By Chris Lane
By Jeff Balke
By Aaron Reiss
By Angelica Leicht
By Dianna Wray
By Aaron Reiss
By Camilo Smith
By Craig Malisow
A comprehensive plan for the park will also prevent problematic items like the commuter bike trail, which even bikers hate. Off-road bikers don't like it because it's too much like a road. And on-road bikers don't like it because it's a boring, straight line unlike the curvy roads in the picnic loop. After the first trail section massacred trees, the conservancy helped redesign the remaining portion. Now it will weave around trees instead of plowing them down. The yellow center stripe and the five-foot retaining walls were removed. The walls were intended to protect the trees, but in order to build them, the Department of Transportation had to cut down trees. "It's much less offensive now," Caudill says. "It disappears into the landscape."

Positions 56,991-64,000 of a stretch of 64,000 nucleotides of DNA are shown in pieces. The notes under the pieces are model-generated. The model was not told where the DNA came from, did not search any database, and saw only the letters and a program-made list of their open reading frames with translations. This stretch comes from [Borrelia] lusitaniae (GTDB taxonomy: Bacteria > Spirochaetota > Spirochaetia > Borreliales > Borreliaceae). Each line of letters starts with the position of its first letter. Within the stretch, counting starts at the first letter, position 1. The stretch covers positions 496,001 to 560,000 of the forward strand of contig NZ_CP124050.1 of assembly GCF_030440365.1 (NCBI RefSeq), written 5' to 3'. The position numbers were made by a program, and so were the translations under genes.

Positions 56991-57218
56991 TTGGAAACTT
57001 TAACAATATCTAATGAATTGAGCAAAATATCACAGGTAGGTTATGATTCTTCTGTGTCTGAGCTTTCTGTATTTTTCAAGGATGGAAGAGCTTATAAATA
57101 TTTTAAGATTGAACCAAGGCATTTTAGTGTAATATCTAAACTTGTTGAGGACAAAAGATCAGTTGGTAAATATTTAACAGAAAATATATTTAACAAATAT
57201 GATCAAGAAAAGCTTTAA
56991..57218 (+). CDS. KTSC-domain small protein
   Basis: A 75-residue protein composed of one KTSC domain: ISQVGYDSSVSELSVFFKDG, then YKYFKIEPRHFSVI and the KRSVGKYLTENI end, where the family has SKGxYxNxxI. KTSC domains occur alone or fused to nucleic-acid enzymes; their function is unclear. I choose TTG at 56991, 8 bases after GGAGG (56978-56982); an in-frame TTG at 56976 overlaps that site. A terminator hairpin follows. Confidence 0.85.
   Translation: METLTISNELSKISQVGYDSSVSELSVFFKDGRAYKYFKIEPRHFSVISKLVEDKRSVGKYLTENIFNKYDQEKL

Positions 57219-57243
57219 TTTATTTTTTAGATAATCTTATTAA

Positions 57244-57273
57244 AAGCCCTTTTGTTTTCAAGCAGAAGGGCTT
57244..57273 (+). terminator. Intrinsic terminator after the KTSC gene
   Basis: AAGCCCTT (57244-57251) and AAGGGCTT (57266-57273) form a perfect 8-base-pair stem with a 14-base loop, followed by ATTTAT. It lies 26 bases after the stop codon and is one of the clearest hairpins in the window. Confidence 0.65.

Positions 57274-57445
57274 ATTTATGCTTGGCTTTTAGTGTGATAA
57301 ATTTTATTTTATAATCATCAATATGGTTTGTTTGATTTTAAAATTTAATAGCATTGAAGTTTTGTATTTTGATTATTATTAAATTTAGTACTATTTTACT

And the DOT planted 253 young trees along the path to compensate for the old trees it killed. "In 30 years they'll look real nice," Caudill says. "I will be in a nursing home, but someone else will enjoy them."
At 5:30 a.m. Jack Walston jumps out of his yellow Hummer and starts shouting. The former Navy SEAL conducts early-morning physical fitness classes. He spends an hour yelling at people in the dark, criticizing half-assed jumping jacks. If he doesn't hear everyone in the group counting, he makes them all start back at zero. About 20 people are lying on yoga mats doing crunches. These are people who never refused to dress out for gym class.
It's 90 degrees and the sun isn't up yet. The air is thick and wet. He makes them run laps.
When asked what he thinks about the master plan, he says he didn't realize one was in the works.
"I'm sure nine-tenths of the city has no idea what's going on," he says. "I had no idea, and I'm out here every morning."